Thursday, February 23, 2012

Indian court dismisses challenge to presence of international law firms- Legalweek

From the Legalweek and Indian Express, 'via Blog this'

International law firms should not be prevented from visiting India to advise local clients on foreign law, an Indian high court has confirmed. The ruling comes in response to a petition questioning the legality of 'fly-in, fly-out' legal practices by foreign law firms as well as legal process outsourcing operations based on the ground in India.

The case was brought by Association of Indian Lawyers representative AK Balaji against the Government of India, the Bar Council of India and a list of more than 20 law firm defendants, including all of the UK's magic circle. The judgment, handed down by the high court in Madras yesterday (21 February), concluded that foreign law firms or foreign lawyers cannot practice law in India either on the litigation or non-litigation side, but that there is no bar for foreign firms or lawyers to visit India on a temporary basis to advise locally-based clients on foreign law issues. The court also said that foreign lawyers can enter India to handle "arbitration proceedings in respect of disputes arising out of a contract relating to international commercial arbitration."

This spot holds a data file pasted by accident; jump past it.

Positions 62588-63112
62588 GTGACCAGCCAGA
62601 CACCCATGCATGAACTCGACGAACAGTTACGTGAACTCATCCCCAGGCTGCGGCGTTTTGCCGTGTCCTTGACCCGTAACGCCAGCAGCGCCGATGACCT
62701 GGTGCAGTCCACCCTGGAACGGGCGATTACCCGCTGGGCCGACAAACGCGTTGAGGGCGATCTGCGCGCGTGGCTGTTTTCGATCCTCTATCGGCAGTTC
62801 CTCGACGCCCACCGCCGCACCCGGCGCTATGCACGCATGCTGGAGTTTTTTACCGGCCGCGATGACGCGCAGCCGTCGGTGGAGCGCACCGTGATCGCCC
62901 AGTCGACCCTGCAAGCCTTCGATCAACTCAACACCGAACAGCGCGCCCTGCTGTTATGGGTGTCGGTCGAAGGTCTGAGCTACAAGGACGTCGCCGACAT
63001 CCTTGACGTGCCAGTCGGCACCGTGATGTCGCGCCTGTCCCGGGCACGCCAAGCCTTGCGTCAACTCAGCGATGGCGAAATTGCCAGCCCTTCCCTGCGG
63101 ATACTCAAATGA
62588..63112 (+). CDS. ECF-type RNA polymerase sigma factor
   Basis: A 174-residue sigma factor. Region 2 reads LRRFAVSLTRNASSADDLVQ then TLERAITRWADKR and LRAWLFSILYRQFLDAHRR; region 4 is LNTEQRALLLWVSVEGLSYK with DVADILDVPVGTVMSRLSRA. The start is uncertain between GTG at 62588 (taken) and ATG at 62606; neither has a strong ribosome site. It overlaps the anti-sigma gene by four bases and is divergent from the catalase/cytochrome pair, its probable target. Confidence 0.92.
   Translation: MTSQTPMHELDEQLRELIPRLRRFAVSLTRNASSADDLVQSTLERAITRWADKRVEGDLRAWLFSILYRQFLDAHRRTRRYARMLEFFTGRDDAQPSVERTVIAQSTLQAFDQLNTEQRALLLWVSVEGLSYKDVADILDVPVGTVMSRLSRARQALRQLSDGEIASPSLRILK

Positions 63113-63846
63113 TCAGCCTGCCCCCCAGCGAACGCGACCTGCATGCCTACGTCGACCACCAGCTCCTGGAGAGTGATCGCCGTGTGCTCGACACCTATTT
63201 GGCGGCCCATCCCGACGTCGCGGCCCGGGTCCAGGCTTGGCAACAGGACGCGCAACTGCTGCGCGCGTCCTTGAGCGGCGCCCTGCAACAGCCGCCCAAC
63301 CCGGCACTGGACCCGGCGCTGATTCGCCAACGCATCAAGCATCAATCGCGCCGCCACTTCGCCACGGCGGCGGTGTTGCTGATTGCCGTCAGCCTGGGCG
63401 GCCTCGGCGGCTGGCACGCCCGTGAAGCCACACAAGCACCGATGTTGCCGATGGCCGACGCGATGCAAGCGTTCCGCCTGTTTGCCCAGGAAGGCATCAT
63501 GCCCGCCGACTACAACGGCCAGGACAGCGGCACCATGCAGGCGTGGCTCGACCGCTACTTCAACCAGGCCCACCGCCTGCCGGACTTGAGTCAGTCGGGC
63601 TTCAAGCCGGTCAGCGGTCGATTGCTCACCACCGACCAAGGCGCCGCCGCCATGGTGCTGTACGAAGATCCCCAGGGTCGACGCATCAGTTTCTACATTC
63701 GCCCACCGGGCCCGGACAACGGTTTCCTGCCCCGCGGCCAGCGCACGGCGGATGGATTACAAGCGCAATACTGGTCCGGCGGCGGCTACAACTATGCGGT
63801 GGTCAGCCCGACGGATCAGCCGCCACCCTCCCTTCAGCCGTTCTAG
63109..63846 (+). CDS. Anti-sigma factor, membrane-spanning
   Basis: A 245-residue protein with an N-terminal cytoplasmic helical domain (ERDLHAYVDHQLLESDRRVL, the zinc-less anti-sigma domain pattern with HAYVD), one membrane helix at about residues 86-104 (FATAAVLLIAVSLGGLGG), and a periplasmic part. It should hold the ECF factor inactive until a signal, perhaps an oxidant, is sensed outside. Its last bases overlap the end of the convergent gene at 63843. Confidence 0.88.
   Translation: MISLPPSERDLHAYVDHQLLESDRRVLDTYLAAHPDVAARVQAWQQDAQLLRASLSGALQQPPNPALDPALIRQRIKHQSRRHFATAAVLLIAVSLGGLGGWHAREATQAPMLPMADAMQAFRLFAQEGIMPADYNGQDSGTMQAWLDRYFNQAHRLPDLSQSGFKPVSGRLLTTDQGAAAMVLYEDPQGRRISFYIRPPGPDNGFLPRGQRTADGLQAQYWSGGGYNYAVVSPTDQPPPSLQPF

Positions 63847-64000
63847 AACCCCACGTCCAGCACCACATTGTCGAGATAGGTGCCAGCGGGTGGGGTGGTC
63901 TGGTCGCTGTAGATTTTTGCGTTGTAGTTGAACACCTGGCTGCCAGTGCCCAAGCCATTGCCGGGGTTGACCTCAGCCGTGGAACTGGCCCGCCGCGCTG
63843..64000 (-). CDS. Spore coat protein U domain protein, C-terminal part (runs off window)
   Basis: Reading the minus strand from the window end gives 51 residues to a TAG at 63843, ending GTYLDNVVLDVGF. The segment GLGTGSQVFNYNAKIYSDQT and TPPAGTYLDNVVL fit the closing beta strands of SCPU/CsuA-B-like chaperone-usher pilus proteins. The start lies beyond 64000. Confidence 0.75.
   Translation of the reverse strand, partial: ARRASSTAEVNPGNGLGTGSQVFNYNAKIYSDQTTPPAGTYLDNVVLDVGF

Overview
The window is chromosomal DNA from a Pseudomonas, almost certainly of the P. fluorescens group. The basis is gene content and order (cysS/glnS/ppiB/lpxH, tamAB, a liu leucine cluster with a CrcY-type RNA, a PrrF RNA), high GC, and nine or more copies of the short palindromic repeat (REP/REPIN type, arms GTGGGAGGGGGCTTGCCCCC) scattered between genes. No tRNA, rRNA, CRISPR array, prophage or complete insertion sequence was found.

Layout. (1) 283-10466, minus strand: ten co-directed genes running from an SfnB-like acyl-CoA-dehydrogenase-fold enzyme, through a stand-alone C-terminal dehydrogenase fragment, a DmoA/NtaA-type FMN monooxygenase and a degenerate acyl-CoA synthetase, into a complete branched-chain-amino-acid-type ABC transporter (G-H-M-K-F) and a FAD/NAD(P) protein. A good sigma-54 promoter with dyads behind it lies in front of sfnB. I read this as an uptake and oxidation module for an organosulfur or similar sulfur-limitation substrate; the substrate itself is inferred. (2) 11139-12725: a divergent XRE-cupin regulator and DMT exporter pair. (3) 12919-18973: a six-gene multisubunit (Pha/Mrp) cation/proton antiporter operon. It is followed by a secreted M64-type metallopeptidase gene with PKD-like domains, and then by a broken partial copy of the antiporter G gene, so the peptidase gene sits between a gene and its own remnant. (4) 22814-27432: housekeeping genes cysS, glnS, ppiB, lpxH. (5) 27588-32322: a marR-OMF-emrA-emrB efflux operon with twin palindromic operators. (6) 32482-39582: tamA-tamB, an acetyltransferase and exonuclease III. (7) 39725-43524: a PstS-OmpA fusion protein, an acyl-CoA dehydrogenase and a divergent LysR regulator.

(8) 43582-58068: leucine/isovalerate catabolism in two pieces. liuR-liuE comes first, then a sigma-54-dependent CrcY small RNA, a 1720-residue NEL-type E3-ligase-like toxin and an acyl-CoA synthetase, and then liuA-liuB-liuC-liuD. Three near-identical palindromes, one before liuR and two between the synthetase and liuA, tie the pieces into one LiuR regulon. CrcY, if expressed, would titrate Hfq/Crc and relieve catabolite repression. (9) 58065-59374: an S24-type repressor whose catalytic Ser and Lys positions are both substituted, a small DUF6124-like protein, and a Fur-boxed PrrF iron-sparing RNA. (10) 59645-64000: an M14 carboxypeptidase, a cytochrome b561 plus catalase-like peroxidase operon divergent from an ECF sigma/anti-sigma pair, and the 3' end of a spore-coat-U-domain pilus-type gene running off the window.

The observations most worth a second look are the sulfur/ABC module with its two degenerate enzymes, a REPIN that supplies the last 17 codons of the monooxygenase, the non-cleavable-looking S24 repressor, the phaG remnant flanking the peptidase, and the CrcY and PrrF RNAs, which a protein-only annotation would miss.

In a statement, Clifford Chance said: "We think it is unclear whether the court is saying that foreign lawyers cannot otherwise practise non Indian law in India. If that is the case, we consider it to be unnecessarily and unreasonably restrictive and we believe would be a misreading of the Advocates Act, which we do not believe was ever intended to address the question of the practise of non Indian Law. We will be considering whether an appeal to get clarity on these points is appropriate.

"What also remains to be addressed by the Indian authorities is the bigger issue of collaboration and partnership between Indian lawyers and international law firms, and of international firms advising on Indian as well as non Indian law."

The news comes after the Bar Council of India last year agreed to set out a timeline for the liberalisation of its legal market, prompting the Law Society of England and Wales to proclaim it was confident that the long-awaited process was finally underway.

From the Indian Express -

In an important decision, the Madras High Court on Tuesday allowed foreign lawyers and law firms to do business in India on a “fly-in-and-fly-out” basis while categorically refusing their plea to be allowed to practice in India, whether in litigation or non-litigation. Hearing the A K Balaji versus Union of India matter, the Division Bench of Chief Justice M Y Eqbal and Justice T S Sivagnanam ruled that foreign lawyers couldn’t be “debarred to come to India and conduct arbitration proceedings in respect of disputes arising out of a contract relating to international commercial arbitration”.

The court also paved the way for setting up legal process outsourcing (LPO) companies, but said they would have to stay away from court practice and giving legal advice, unless the advice pertains to foreign law.

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